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Psychedelic stuff (textiles)



My new sofa was delivered a few weeks ago. Actually it is not new. I bought the sofa Sofa Tufty Time about 5 years ago. It came with a standard fabric, as I had bought it off a showroom exhibition at a lower price: the fabric was orange and dark grey.

The children love the sofa. They jump on it even though they are already 9 and 10 years old. The fabric was therefore already torn. But there is another reason why I wanted to re-do the sofa: I am pregnant. It is no secret that pregnant women start to “build their nest”.
In many sleepless nights I started my investigations. I went into the internet and found many blogs sharing tutorials on how to make good use of spaces. As much as I fell in love with the idea of re-styling the apartment, I immediately felt that this was also a professional opportunity. I had done a lot in the area of textile design lately but nothing that we could “test” for private use.
I then ordered the fabric at the upholsterer. When he delivered the textiles I was surprised how many fabrics were necessary and how big they were. There were 6 furniture pieces that I wanted to re-do at the same time. For the Tufty Time sofa two of the fabrics were about 10 m2. They are so big because the sofa consists of so many folded parts.
It took a few weeks to finish the print. There were so many small and large pieces and I developed different ornaments and patterns for each of them (one for each arm-rest, one for the back, one for the front, etc.).
It was difficult to make the pattern large enough to fit to the design of the large sofa.
It was the first time I made a really big pattern repeat. It was a sort of table with 2 rows and 3 columns in which I made the design. I had to print 6 screens to finish one repeat, and then add the next 6 screens to continue the pattern, etc.
I think it paid off. The pattern I created fits to the pregnancy: flowers and embryos interwoven together.
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As you may have noticed, Nina Levett’s website is bilingual. From now on the posts will be regularly posted. The main theme will continue to be the works of  Nina Levett. The contents of the blog will also be the personal themes that Nina is interested in: interior design, selection of colours, flowers, home decorating, but also cooking. Also other websites will be presented for inspiration, as well as tips about the city of Vienna (restaurants, shopping, comments about the city, but also texts about exhibitions,…).
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In September near the Karmelitermarkt in Vienna in Große Pfarrgasse a Nina Levett shop will be opening. In the shop you can buy textiles, but also living accessories such as cushions and small fabric bags, curtains and moveable wallpapers, furthermore tableware and wallpapers will be available.
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On the pictures below you can see the first preparations for the shop. Nina Levett produces a small series of limited edition handprinted bags which will be available on the internet as well as in the shop in Vienna. The pictures show the inside fabrics for the small bags. The colours are neon pink and light brown.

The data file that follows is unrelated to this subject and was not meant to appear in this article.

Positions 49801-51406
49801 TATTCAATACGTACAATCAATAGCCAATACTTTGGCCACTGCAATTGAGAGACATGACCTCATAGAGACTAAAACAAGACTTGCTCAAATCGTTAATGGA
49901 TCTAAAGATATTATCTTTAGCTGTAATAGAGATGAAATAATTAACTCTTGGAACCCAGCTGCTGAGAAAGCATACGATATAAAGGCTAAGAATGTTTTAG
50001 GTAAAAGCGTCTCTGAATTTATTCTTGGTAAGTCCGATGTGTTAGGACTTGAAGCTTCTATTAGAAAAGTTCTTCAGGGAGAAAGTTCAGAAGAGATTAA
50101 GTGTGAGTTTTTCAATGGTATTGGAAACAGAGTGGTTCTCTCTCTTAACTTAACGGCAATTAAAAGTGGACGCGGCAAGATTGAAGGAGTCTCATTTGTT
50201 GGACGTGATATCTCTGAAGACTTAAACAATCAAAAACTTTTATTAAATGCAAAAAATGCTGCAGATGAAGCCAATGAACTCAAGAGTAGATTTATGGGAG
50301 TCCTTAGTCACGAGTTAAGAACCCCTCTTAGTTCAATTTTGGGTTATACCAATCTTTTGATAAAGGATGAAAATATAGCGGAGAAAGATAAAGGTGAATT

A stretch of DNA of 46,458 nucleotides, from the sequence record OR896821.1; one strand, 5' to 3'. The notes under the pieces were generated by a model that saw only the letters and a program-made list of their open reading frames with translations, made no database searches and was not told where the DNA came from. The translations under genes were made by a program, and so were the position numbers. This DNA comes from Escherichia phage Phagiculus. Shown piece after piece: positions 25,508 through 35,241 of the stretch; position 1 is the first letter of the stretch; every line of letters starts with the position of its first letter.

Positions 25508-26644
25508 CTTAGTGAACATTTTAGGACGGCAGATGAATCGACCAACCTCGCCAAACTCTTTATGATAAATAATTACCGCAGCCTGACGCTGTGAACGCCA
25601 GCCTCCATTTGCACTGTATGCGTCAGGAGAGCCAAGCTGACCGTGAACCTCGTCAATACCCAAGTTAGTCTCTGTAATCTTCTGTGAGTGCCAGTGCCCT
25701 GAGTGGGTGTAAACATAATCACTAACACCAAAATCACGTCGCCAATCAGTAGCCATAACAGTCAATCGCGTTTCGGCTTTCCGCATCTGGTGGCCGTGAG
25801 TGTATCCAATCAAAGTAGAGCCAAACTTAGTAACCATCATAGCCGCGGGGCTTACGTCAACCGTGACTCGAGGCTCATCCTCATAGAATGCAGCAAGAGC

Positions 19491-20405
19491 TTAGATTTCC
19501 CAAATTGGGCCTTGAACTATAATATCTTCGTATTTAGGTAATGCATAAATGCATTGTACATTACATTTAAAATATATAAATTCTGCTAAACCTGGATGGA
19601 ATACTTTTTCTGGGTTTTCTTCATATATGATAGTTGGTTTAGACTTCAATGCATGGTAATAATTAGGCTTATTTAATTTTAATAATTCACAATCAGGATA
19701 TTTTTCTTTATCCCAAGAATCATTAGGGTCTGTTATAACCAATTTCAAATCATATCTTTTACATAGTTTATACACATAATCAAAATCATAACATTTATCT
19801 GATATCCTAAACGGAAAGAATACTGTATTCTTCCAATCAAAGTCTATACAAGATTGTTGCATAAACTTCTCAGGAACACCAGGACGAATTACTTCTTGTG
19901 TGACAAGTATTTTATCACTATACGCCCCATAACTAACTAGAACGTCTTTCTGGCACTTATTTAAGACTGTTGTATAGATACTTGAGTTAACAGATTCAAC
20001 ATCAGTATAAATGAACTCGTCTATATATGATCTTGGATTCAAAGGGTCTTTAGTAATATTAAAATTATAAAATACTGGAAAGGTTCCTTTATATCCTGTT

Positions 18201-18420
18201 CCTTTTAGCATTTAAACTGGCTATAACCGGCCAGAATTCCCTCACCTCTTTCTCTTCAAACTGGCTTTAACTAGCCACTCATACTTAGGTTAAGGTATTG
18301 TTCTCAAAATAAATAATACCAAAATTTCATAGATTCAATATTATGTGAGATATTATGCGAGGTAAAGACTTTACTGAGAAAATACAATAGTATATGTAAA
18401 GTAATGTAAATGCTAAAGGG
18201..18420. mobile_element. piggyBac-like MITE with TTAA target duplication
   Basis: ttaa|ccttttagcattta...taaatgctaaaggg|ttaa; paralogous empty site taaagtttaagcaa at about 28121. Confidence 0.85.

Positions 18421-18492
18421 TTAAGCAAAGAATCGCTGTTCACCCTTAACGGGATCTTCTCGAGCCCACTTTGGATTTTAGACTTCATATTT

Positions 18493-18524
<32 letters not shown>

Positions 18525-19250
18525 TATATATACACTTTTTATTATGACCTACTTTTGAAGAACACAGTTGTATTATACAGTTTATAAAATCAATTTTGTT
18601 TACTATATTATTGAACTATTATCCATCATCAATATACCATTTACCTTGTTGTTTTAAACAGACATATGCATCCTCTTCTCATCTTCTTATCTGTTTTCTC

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Nina Levett is currently working on some textiles for curtains. She will present her new fabric collection by the end of 2012. These are the first designs of the new collection. In the next days a video will document the work process involved in creating these patterns.

The themes of this collection are anxiety and fear, but also protection from these feelings. The patterns are more abstract than the last collection. The works are held in black and white enabling to print in several colours, multi-layering the diverse themes.

The pattern above is about things adults are scared of. Violence, prostitution, drugs, terror, ageing, anxiety,…. These all are negative aspects of our own lives or someone else’s. This pattern was created as a counterweight to the bright side which is represented by flowers, bulimic models, thin girls, love and laughter (as seen in the first and last pattern).

Austrian designer Nina Levett creates narrative ornaments for wallpapers

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and textiles. In this installation Nina Levett shows a wallpaper that tells the story of a young prostitute who has married a client but finds herself losing her identity. The title is “Believe Liar”. During the day her husband wanders about the city in search of prostitutes instead of going to work whilst she lies at home in bed trying to sleep. Words like “lie, sleep, trust” add the narrative element to the artwork. The woman is hiding behind the cushion. This is one of the options she has to escape the violence of her relationship. This is the design for the wallpaper. The background wall is made of 10m x2,5m handprinted fabric.